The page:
Cognitive Dissonance: Offensive Team Names Edition

Cognitive Dissonance is a regular Monday feature in which a post is presented that, if read, may provoke “a type of constructive, nonviolent tension which is necessary for growth.” I hope these pieces will provoke thought, if not conversation.

Given that it’s the Monday after the Super Bowl and there are still lingering football conversations to be had and this one has a history of some controversy on this site, I thought I might toss this one out there today:

Did you see it? Do you care? Do you have any interest in the team’s activities to preserve the name? Or in the origins of the name?

Would you like to see a nuanced explanation of one somewhat-ambivalent Native American man’s analysis of the term and the controversy that makes connections to African-American culture and history?

I thought you might.

Tragic News: HWC Student Shot Yesterday

UPDATE: Kevin Baker died early this morning. He wanted to be a veterinarian.

Awful. From the Tribune article:

A 19-year-old college freshman handed over his cell phone to an armed robber and was still shot in the head as he walked home in the Chicago lawn neighborhood, according to police and a relative.

The robbery happened about 4:15 p.m. Thursday in the 6200 block of South Campbell Avenue, police said…

The 19-year-old, described by the relative as a studious freshman at Harold Washington College, was hit in the head and the assailants fled.

The teen was taken to Advocate Christ Medical Center and listed in critical condition.

Think hopeful thoughts.

No Need for Term Limits: And then there were 3

In case you’re keeping score at home, since the “Presidential Shake-up” of 2011, and the mass hiring that June (except for the KK President who was hired in November of that year), the lineup card of CCC Presidents looks like this:

HW: Don Laackman (2011-2013); search underway shortly;

DA: Jose Aybar (2009-Current);

KK: Joyce Ester (2011-2013); Arshelle Stevens (2013-Current–who has her critics);

MX: Anthony Munroe (2011-Current);

OH: Craig Follins (2011-2014); search underway;

TR: Reagan Romali (2011-Current–though she almost left last year);

WR: Jim Palos (2011-2012); Don Laackman (interim); David Potash (2013-Current);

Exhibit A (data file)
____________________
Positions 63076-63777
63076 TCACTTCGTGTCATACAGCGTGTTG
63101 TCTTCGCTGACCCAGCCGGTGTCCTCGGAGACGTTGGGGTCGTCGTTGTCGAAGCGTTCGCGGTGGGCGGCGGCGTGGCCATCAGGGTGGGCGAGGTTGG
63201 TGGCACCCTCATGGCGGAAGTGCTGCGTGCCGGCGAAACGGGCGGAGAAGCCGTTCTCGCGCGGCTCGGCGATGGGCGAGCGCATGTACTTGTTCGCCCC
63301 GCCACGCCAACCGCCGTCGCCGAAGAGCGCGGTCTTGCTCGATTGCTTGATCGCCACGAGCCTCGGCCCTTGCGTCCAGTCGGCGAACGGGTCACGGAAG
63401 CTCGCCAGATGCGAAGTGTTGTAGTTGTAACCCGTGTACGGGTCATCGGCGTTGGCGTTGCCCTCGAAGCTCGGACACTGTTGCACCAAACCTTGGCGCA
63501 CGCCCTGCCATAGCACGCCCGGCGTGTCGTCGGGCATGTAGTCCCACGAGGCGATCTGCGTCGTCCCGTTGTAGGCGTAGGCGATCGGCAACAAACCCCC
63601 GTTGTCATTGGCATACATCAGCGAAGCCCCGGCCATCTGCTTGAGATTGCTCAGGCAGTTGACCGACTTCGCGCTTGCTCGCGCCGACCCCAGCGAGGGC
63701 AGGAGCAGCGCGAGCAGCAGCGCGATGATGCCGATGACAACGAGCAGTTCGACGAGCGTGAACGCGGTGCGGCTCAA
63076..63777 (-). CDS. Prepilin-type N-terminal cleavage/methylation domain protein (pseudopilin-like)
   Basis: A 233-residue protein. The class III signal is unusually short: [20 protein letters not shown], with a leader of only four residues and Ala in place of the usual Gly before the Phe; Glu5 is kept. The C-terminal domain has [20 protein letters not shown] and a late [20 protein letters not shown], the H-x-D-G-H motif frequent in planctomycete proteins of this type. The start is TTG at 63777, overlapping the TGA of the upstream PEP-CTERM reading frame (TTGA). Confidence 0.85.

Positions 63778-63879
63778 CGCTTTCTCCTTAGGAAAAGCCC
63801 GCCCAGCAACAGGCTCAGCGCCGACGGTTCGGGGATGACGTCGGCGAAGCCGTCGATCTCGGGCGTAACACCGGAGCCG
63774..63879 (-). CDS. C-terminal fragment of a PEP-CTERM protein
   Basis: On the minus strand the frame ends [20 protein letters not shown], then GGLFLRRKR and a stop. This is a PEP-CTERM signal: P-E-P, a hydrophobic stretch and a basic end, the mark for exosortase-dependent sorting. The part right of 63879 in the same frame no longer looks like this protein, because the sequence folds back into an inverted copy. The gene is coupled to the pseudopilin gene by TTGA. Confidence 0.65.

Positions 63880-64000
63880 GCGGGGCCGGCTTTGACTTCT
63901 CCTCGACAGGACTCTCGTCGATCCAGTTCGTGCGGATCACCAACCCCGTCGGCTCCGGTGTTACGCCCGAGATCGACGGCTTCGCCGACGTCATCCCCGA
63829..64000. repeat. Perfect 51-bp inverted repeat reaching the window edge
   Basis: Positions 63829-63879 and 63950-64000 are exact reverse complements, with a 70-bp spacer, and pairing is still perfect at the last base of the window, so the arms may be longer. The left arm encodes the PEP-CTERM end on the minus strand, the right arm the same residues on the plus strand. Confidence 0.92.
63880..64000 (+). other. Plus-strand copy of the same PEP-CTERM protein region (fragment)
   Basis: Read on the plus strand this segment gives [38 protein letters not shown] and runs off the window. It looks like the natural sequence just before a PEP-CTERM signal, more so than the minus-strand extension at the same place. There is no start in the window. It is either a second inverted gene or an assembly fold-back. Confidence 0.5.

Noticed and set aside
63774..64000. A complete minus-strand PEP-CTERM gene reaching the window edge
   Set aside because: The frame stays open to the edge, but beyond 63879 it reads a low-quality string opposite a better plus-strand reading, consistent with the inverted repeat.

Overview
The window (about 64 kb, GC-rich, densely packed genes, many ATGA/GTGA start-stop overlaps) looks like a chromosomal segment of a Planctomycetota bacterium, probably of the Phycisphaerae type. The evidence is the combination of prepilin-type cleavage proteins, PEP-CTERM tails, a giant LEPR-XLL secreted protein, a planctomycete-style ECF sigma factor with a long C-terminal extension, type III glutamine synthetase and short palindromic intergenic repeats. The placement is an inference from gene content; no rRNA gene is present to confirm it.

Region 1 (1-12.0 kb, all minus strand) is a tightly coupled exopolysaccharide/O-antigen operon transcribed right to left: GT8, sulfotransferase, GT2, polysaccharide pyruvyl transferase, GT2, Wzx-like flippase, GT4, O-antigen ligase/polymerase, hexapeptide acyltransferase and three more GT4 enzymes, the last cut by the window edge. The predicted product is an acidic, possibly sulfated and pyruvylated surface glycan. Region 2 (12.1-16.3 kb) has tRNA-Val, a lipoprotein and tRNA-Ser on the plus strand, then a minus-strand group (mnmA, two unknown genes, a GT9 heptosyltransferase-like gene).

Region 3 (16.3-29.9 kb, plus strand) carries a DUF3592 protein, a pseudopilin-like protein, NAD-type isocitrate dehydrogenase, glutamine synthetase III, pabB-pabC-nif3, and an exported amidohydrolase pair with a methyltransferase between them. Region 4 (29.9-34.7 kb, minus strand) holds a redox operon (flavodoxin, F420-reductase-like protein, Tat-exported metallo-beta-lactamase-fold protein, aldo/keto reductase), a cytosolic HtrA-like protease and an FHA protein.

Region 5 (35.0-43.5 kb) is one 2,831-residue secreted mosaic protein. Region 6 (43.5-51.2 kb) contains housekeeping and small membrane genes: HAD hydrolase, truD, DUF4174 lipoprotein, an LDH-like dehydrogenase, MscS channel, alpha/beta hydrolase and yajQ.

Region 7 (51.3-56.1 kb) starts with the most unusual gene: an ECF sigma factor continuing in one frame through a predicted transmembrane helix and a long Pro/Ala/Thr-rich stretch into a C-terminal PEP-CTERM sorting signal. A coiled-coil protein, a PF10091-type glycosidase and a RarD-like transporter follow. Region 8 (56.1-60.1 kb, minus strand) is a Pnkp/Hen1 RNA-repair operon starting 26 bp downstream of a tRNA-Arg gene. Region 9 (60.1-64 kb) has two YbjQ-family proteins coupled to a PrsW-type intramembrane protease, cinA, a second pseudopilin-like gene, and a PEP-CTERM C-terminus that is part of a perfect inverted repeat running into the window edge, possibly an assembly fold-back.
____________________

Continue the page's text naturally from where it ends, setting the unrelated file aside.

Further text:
At the press conference announcing their hiring, the Mayor said, ““With this leadership, CCC will be ready to realize its potential as the economic engine of our region and ensure Chicagoans are prepared with the skills to succeed in today’s competitive global economy.” I guess the job was one that didn’t take very long?

Big HWC News: President’s Office Now Hiring

Don has a new gig.

Congratulations to Don–it looks like a great fit.

And as for us, it’s on to our fourth president in five years; we’re going to need a bigger library if this keeps up!

UPDATE: More from around the web…

~From the Burlington Free Press (with video)

~From Crain’s (with some oddly personal details)

~From a Champlain faculty member’s blog

~From the other coast (well, the AP, but picked up in San Fran)

 

In The News

You may have missed it amid the finals hoo-hah, but Hector Reyes (Physical Science), Rochelle Robinson-Dukes (VP, CCC faculty and professionals union), Dolores Withers (President,  clericals’ union), and Floyd Bednarz (President, adjuncts’ union) wrote a letter that garnered some national news coverage. The comments section of the latter is particularly interesting, I thought. There’s even a cool image on the HWC union website that you can print out and put up somewhere if you’re of a mind to do so.

In other news near and dear to Hector’s heart, AAUP investigators issued a report condemning the President of Northeastern Illinois for retaliation against a professor there (coverage here and here).

The Bloom Is Off the MOOC

The big news this week is that Sebastian Thrune seems to have backtracked a bit from his early zeal about their potential. Why is that news? Well, he is one of the original Prophets of MOOC–maybe the best known proselytizer of them who quit Stanford to found a company dedicated to higher-ed disruption–seems to have discovered the limits that Juan Nunez (English) mentions in his comment on the Don’s Desk post.

Surely you’ve heard of MOOCs by now, perhaps vis-a-vis this April Don’s Desk post or coverage in The Chronicle. No doubt the conversation (and innovation) is far from over (nor should it be, as this writer states), but there are some important critical conversations to be had and lessons to be learned about experimenting on students educational reforms.